The racial disparities are especially stark at Stuyvesant High School, where this year only 10 Black students were admitted among a freshman class of 760.  These disparities persist despite sustained advocacy from students, parents and community groups to change the current single-test admissions system for these schools.

Eliminating the test-only admissions policy at three of the Specialized High Schools would require a change in state law, although the New York City Department of Education (NYCDOE) could change the policy for five of the schools on its own. Instead, the NYCDOE took the smaller step of expanding the Discovery Program, which extends admission to the City’s Specialized High Schools to high-achieving students from low-income households who score just below the standardized test cutoff. Last year, the expansion required 13% of the Specialized High Schools’ incoming class to be comprised of Discovery Program students. Beginning this year, under the program’s expansion, 20% of the schools’ incoming class will be filled by students from the program. While the expansion of the Discovery Program is a step in the right direction, it has thus far failed to noticeably improve diversity in admissions. Despite this, the Pacific Legal Foundation filed the lawsuit, Christa McAuliffe Intermediate School PTO v. Bill de Blasio, to challenge the Discovery Program’s expansion as part of its continuous attempt to thwart racial equity efforts in schools throughout the country.

In 2012, LDF filed a federal civil rights administrative complaint with the U.S. Department of Education, along with co-counsel LatinoJustice PRLDEF and The Center for Law and Social Justice at Medgar Evers College, on behalf of a broad coalition of New York education, civil rights and social justice organizations challenging the admissions process at the Specialized High Schools. The complainant organizations include the NYC Coalition for Educational Justice, La Fuente, Make the Road New YorkAlliance for Quality EducationNew York Communities for ChangeBlack New Yorkers for Educational ExcellenceCommunity Service Society of New YorkGarifuna Coalition USA Inc., the Brooklyn Movement CenterUPROSE and DRUM – Desis Rising Up and Moving. The complaint is still pending.

Read the court’s decision granting intervenor status here.


Founded in 1940, the NAACP Legal Defense and Educational Fund, Inc. (LDF) is the nation’s first civil and human rights law organization and has been completely separate from the National Association for the Advancement of Colored People (NAACP) since 1957—although LDF was originally founded by the NAACP and shares its commitment to equal rights. LDF’s Thurgood Marshall Institute is a multi-disciplinary and collaborative hub within LDF that launches targeted campaigns and undertakes innovative research to shape the civil rights narrative. In media attributions, please refer to us as the NAACP Legal Defense Fund or LDF.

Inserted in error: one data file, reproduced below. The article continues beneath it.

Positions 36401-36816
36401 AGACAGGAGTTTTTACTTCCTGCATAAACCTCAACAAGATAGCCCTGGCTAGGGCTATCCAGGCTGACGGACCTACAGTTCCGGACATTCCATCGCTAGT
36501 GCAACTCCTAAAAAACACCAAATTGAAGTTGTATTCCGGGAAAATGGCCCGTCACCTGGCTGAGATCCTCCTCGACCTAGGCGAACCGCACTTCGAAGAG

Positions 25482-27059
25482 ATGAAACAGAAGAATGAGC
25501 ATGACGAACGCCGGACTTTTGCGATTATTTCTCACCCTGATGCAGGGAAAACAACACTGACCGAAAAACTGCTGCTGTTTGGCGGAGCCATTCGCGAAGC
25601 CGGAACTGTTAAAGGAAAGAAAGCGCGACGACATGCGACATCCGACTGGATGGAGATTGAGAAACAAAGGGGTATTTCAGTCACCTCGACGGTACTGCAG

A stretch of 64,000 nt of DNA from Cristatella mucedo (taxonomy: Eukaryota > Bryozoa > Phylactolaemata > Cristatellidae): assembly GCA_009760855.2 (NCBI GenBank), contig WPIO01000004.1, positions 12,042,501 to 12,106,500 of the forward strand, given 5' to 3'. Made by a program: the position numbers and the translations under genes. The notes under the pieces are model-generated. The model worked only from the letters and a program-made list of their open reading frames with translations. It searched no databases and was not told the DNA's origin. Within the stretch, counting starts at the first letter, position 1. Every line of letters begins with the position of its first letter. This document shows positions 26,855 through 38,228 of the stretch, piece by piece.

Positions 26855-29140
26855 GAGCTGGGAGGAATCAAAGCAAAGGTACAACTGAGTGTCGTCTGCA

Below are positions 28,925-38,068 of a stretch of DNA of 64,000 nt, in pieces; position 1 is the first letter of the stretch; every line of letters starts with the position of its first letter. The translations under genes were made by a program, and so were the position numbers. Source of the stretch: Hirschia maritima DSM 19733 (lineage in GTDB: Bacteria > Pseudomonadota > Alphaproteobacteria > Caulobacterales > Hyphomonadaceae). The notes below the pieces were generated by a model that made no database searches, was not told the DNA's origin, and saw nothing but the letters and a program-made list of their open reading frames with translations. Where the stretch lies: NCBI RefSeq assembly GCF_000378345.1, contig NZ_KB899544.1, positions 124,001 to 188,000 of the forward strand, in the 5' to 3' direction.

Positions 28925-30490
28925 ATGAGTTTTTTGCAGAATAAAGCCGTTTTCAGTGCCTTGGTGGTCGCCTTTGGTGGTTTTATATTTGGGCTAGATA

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For nearly 100 years, the ACLU has been our nation’s guardian of liberty, working in courts, legislatures, and communities to defend and preserve the individual rights and liberties that the Constitution and the laws of the United States guarantee everyone in this country. Whether it’s achieving full equality for LGBT people, establishing new privacy protections for our digital age of widespread government surveillance, ending mass incarceration, or preserving the right to vote or the right to have an abortion, the ACLU takes up the toughest civil liberties cases and issues to defend all people from government abuse and overreach.

LatinoJustice PRLDEF works to create a more just society by using and challenging the rule of law to secure transformative, equitable and accessible justice, by empowering our community and by fostering leadership through advocacy and education. For more information about LatinoJustice, visit

Founded in 1951 as the New York affiliate of the American Civil Liberties Union, the New York Civil Liberties Union is a not-for-profit, nonpartisan organization with eight chapters and regional offices and more than 160,000 members across the state. Our mission is to defend and promote the fundamental principles and values embodied in the Bill of Rights, the U.S. Constitution, and the New York Constitution, including freedom of speech and religion, and the right to privacy, equality and due process of law for all New Yorkers.